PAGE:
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Middleton Hockey Community Bands Together to Build Outdoor Rinks

By Greg Bates, 02/11/21, 10:45AM MST


High school team builds outdoor rinks, community rallies around local hockey

The Middleton (Wisconsin) youth hockey team decided to get creative during a season affected by COVID-19.

The players were trying to stay sharp off the ice, and Steve Chafe — who teaches leadership and teamwork seminars to the team — was helping out.

During a Zoom videoconferencing session in late September with the team’s seniors, Chafe was emphasizing to the players that they needed to stay focused. Chafe wanted to give the players a positive focal point. Through some brainstorming, the guys came up with an idea to take their minds off of everything.

“As a group, they came up with, let’s build outdoor ice rinks, that way if we can’t play inside, maybe we can do some outside,” Chafe said. 

“That’s how it started, but then they realized that, boy, the youth kids could use it, too, and the whole community, for that matter. It kind of pivoted a bit to the use for the community and all of us. We can grow the game; it’s going to get more people out here.” 

The Middleton Outdoor Ice Project was born.

To get two sheets of ice built — which ended up being 104 feet by 52 feet and 98 feet by 52 feet — there were plenty of hoops to jump through. Everything moved quickly, and by Dec. 26, a Christmas miracle had been achieved: the ice was ready for play. 

“I thought going into this project, it was a great way to stay positive during the pandemic and put your efforts towards something that’s going to help everyone else and not just of sorrow with what’s happening right now,” said Sean Ruhly, who was one of two Middleton seniors, along with Spencer Kalscheur, to lead the project. “I think our boys kind of came behind that and decided that they were going to help out the community and everyone else and not just kind of sit around and be sad about not being able to play hockey for a lot of the time that we should be.”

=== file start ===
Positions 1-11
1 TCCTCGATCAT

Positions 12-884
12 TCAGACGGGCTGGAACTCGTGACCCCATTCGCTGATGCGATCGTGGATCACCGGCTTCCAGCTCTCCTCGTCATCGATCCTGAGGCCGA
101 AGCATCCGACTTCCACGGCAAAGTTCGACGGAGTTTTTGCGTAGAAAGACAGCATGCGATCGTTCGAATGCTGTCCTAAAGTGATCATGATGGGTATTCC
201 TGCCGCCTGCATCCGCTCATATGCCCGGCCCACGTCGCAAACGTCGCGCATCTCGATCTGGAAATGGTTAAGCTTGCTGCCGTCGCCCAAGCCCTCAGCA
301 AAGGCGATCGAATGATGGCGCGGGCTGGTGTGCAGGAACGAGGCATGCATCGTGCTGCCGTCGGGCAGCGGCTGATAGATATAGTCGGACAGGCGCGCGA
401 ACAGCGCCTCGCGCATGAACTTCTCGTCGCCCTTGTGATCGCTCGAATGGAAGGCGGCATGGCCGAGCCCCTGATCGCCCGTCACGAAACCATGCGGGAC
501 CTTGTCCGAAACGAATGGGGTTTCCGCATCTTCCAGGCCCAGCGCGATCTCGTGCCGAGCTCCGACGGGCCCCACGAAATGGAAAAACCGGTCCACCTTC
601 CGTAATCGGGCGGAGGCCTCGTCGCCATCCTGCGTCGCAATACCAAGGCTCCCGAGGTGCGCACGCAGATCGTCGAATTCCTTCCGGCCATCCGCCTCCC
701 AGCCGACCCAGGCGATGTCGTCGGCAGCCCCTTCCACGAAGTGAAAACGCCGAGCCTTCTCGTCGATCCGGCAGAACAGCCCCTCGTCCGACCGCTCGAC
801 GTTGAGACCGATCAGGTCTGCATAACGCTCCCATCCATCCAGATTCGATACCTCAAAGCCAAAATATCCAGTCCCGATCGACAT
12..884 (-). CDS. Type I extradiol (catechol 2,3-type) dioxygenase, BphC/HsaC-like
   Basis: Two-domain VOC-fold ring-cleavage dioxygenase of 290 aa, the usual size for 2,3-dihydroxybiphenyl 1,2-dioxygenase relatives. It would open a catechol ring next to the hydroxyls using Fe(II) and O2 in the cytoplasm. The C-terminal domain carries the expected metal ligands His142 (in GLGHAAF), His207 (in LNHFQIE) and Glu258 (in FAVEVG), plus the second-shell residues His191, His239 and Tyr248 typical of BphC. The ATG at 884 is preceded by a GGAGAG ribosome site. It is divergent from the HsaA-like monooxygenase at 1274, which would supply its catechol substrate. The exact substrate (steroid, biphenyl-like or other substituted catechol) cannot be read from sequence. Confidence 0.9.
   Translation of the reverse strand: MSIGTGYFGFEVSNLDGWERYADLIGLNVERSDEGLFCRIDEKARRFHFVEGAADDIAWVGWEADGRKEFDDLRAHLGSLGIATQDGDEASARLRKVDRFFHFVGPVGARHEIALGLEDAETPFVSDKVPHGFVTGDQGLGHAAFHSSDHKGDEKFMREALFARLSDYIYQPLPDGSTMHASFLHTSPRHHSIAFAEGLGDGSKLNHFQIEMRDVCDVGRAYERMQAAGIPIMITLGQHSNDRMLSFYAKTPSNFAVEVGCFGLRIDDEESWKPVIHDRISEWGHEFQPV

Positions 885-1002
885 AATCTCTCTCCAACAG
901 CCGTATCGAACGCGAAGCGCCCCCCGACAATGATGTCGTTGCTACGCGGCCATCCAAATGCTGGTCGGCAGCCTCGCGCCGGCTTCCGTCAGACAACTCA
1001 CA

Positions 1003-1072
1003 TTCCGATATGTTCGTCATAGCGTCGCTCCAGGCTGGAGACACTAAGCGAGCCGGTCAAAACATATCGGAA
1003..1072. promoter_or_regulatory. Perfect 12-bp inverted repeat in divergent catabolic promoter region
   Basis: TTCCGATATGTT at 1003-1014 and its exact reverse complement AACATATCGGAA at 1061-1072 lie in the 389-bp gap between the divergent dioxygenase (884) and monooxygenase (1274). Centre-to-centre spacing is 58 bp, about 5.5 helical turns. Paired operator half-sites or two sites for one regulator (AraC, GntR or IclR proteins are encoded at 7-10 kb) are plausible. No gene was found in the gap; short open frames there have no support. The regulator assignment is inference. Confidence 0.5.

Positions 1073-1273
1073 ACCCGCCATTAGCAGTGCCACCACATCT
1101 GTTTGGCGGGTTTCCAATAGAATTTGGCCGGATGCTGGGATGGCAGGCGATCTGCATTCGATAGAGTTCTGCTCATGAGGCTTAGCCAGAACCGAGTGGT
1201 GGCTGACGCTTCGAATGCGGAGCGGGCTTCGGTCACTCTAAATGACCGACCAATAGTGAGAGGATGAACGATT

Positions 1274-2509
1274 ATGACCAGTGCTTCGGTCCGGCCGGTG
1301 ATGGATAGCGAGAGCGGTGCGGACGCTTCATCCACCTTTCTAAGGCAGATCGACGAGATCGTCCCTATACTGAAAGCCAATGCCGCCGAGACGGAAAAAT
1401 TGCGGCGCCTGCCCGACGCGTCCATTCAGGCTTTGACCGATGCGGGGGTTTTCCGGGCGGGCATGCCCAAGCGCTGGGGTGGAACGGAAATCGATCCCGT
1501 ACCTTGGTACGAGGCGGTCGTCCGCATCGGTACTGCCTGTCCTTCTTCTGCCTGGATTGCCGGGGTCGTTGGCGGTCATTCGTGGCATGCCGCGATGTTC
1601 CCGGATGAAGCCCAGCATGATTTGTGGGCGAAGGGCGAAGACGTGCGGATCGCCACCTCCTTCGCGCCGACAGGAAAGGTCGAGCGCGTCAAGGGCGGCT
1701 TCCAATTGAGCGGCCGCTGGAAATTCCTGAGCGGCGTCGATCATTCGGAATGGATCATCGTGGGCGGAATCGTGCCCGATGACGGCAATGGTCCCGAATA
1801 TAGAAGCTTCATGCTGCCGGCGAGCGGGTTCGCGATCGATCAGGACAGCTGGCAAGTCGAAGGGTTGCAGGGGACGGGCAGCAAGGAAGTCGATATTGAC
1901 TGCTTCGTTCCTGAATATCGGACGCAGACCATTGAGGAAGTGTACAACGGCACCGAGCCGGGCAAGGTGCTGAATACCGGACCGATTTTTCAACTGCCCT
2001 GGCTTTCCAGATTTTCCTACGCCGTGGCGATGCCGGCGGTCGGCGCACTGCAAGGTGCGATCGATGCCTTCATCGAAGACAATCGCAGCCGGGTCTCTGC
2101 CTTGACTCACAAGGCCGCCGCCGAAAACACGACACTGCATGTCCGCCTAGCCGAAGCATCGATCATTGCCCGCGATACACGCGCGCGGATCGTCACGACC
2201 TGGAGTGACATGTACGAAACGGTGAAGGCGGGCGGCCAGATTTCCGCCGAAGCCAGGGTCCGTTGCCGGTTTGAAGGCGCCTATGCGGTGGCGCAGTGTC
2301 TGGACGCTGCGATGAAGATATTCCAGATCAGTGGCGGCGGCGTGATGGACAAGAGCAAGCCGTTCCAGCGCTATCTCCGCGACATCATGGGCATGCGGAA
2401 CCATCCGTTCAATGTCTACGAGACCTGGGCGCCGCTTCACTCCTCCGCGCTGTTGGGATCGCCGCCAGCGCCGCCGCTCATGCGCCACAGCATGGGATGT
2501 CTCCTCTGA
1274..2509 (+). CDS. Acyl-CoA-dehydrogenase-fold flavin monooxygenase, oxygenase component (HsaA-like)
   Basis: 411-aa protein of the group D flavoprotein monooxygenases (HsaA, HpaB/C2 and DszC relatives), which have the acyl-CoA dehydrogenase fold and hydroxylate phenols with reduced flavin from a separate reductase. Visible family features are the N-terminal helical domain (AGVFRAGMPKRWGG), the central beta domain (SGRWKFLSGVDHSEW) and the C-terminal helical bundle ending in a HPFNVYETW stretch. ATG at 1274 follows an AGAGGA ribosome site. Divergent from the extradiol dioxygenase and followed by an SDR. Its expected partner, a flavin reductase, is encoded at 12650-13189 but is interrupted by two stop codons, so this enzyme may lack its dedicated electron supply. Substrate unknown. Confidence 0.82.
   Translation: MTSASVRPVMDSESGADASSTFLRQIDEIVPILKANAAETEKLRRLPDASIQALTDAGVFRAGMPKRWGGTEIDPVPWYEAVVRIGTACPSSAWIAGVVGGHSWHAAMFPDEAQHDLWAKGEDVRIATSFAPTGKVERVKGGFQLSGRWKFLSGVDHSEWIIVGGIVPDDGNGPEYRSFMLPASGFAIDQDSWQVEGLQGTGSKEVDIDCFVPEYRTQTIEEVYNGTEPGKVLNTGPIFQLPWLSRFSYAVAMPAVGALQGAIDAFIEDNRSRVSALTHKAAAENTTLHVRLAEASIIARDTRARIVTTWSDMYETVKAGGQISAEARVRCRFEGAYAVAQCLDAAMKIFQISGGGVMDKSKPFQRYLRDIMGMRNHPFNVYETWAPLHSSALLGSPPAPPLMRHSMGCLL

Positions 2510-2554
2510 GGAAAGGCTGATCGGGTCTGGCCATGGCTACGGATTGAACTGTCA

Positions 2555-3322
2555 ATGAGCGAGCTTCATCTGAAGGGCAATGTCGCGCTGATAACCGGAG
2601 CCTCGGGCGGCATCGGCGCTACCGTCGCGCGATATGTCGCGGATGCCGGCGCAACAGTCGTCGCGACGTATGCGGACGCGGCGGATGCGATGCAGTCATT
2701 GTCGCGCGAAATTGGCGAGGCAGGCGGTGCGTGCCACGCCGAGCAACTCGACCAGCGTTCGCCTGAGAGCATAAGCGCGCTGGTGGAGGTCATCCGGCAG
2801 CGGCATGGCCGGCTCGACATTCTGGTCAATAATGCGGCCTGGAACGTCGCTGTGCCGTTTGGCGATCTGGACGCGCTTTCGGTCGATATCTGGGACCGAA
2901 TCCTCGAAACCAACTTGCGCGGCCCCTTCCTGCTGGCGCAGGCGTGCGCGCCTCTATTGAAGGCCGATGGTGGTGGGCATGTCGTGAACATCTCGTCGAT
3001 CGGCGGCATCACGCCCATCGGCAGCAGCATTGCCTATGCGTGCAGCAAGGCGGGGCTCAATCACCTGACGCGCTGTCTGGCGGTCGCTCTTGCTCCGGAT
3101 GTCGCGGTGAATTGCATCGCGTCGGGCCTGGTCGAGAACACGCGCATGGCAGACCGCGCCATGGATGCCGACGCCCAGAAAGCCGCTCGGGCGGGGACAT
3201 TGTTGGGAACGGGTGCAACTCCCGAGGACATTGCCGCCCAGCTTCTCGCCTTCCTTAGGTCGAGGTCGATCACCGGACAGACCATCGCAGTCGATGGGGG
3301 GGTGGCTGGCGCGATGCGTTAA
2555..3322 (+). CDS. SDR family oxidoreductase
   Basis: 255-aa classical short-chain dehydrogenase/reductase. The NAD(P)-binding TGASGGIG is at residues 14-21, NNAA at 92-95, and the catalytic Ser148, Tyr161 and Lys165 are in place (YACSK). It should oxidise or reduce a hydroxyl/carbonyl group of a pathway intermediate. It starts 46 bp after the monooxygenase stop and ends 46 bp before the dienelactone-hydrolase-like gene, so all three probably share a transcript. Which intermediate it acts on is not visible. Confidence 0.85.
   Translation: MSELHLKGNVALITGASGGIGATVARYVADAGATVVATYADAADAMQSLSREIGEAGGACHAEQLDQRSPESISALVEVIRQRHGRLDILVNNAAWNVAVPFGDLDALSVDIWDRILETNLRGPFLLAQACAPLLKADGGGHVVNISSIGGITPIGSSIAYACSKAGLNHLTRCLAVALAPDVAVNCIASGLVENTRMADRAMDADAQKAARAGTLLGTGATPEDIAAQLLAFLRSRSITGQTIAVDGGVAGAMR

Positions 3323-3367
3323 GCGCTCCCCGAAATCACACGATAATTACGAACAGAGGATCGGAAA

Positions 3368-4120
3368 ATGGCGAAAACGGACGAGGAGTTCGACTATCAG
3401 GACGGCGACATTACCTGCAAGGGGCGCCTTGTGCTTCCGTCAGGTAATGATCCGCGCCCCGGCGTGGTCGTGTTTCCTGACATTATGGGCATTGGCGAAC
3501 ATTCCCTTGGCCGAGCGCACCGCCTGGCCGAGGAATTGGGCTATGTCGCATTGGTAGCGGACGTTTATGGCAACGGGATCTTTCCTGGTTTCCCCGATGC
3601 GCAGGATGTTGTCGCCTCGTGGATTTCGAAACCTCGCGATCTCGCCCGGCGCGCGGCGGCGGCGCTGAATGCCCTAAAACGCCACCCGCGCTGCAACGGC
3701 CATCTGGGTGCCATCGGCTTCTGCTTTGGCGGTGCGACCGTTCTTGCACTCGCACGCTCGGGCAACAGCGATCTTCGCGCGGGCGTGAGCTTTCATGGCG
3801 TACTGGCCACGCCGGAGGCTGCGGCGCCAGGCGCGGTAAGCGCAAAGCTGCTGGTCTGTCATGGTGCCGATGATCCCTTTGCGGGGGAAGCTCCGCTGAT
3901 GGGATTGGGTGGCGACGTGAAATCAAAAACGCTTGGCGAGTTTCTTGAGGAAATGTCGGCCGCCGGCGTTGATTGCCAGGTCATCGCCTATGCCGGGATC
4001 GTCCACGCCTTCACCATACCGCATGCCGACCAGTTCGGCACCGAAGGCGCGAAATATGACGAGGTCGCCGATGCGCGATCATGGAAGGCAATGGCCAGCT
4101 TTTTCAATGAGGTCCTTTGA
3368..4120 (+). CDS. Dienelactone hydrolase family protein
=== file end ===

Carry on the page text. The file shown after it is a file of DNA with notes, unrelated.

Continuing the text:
With the assistance of a handful of adults, the players planned and went through all the steps to make the rinks a reality. 

In early October, the seniors introduced their idea to the coaches. By Oct. 19, three seniors presented the idea to the city of Middleton board and received unanimous approval to have the rinks built at Penni Klein Park. A GoFundMe page was set up and $15,000 was raised in a matter of two weeks to play for the project. The ground was prepared on Nov. 20, the boards were installed and liners dropped to fill the rinks in mid-December.

The rinks were open to the public on Dec. 26.

“There’s a lot more processes than I thought it was going to be going through our city’s board, getting approved, making sure everything was okay with COVID concerns and health concerns overall with having an outdoor rink,” Ruhly said. “There’s just a lot more thinking and effort that has to go into it to get something done. But I think our group of guys was very determined and with the help of Steve [Chafe] and a couple other people in the community, I think it really turned out well.”

Kalscheur, who lives across the street from Penni Klein Park, has built a hockey rink in his backyard for the last six winters. His background was valuable in helping construct the sheets of ice.

Along with his close friend Ruhly, the pair wanted to be the ones in charge.